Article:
by Carole Jackson, Bottom Line Health
Itâs a mantra that weâve heard for yearsâcut back on salt! But a new study dashes that advice, demonstrating that itâs not just tooÂ muchÂ salt thatâs bad for our hearts but apparently also tooÂ little.
Not all of this surprised me, because many practitioners of natural medicine have long held the view that advice on salt intake should be individualizedâand not simply be âless is bestâ for everyone. So I called the studyâs lead author, Martin J. OâDonnell, MB, PhD, an associate clinical professor of medicine at McMaster University in Canada, to learn more about the research.
SHAKING UP CONVENTIONAL WISDOM
Dr. OâDonnell told me that his studyâpublished in November 2011 inÂ Journal of the American Medical Associationâis the first large study to report potential heart health risks for both low and high salt intake in a single study.
Dr. OâDonnell and his colleagues examined data from nearly 29,000 men and women (all age 55 or over) from 40 countries who either had heart disease or were at increased risk for it because of prior history and co-morbidity factors such as diabetes. They looked at how much sodium was excreted in their morning fasting urine (so it wasnât self-reported salt intake) at the start of the study. The participants were not aware that their salt consumption was being measured, nor were they asked to raise or lower their intakeâthey just ate the amount that they normally ate.
What the researchers found was that, over four years, those who consumed higher-than-average amounts of saltÂ andÂ those who consumed lower-than-average amounts of salt experienced more heart problems (including deaths) than those with an average intake.
Itâs worth noting that the âaverageâ salt consumption among participants in this studyâestimated between 4,000 mg and 6,000 mg per dayâis much higher than the recommended upper limits of 1,500 mg per day (the advice of the American Heart Association) or 2,300 mg per day (the recommended dietary guideline from the US Department of Agriculture). And yet in this study it was the people who consumed this much salt who had the least number of heart problems.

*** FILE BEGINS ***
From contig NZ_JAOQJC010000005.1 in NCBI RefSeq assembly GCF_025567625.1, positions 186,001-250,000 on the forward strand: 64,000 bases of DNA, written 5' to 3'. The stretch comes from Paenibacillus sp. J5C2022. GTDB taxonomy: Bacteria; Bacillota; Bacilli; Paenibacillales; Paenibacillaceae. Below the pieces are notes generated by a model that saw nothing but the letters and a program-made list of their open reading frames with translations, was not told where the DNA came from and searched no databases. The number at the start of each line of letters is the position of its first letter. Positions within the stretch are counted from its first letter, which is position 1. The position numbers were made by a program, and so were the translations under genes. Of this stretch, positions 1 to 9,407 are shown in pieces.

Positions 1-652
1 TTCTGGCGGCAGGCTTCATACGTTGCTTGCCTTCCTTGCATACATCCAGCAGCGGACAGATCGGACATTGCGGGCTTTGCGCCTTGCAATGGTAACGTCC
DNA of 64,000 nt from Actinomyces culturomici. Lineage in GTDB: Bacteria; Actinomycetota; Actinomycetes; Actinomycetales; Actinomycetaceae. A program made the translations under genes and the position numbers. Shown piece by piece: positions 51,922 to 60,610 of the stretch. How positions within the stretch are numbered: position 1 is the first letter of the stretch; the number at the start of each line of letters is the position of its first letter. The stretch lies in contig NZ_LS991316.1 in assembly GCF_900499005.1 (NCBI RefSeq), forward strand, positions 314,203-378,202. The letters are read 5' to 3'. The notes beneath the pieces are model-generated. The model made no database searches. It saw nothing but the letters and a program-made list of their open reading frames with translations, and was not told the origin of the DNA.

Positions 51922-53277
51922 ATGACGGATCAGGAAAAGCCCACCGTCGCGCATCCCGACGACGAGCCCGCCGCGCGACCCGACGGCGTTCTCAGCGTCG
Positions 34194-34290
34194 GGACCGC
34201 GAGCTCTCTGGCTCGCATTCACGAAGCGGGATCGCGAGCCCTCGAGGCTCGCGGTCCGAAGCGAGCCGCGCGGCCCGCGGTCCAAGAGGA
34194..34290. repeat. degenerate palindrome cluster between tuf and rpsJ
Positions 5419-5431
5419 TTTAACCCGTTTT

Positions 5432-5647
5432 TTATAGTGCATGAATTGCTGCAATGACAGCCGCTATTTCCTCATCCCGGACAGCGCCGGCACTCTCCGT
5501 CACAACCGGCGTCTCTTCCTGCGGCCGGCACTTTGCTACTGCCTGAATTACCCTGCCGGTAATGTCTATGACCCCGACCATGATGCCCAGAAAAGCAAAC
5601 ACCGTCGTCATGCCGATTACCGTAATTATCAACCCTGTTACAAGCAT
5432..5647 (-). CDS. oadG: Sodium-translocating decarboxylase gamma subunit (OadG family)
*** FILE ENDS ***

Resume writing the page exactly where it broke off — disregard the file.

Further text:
The study showed that those with the highest and lowest amounts of sodium excretion had the highest risk. For example, those who consumed more than 8,000 mg daily were at a 50%-to-70% higher risk of suffering a cardiovascular event over the four-year period, compared with the âaverageâ salt group. And, not quite as alarming but still of concern, among those whose daily salt intake was between 2,000 mg and 3,000 mg, the likelihood of dying from a cardiac event related to congestive heart failure rose by 20%, compared with the âaverageâ salt group.
Now, itâs important to note that patients who ate the least amount of salt might have been doing so because they were at very high risk for disease and their doctors had insisted that they cut back severely on salt. In other words, their risk uptick might not be due to their salt intake (or their salt intake alone), but also due to poor health. âWe did some analysis to address this issue, but we canât exclude this possibilityâlarger clinical trials will be the only way to truly answer this question,â said Dr. OâDonnell.
The mystery isâhow could consuming a low amount of salt increase cardiovascular risk? There may be several potential reasons for this, Dr. OâDonnell said, but the most prominent hypothesis is that lower salt intake activates the bodyâsÂ renin-angiotensin system, which results in narrowed blood vessels, which of course makes it harder for blood to flow to and from the heart.
WHATâS THE SALT SOLUTION?
This studyâand others that have recently shown that similarly negative health effects may be associated with a low-salt dietâcaught the attention of the government. Congress has already put on hold its plans to legislate lower sodium levels for school lunches, requesting more information from the US Department of Agriculture before putting it to vote. Dr. OâDonnell said that there is âan urgent need to establish a safe range for sodium intake.â
In terms of how much saltÂ youÂ should eat, talk to your doctor about your particular risk factorsâand remember that the jury is still out.
Source:Â Martin J. OâDonnell, MB, PhD, associate clinical professor of medicine, McMaster University, Hamilton, Ontario, Canada.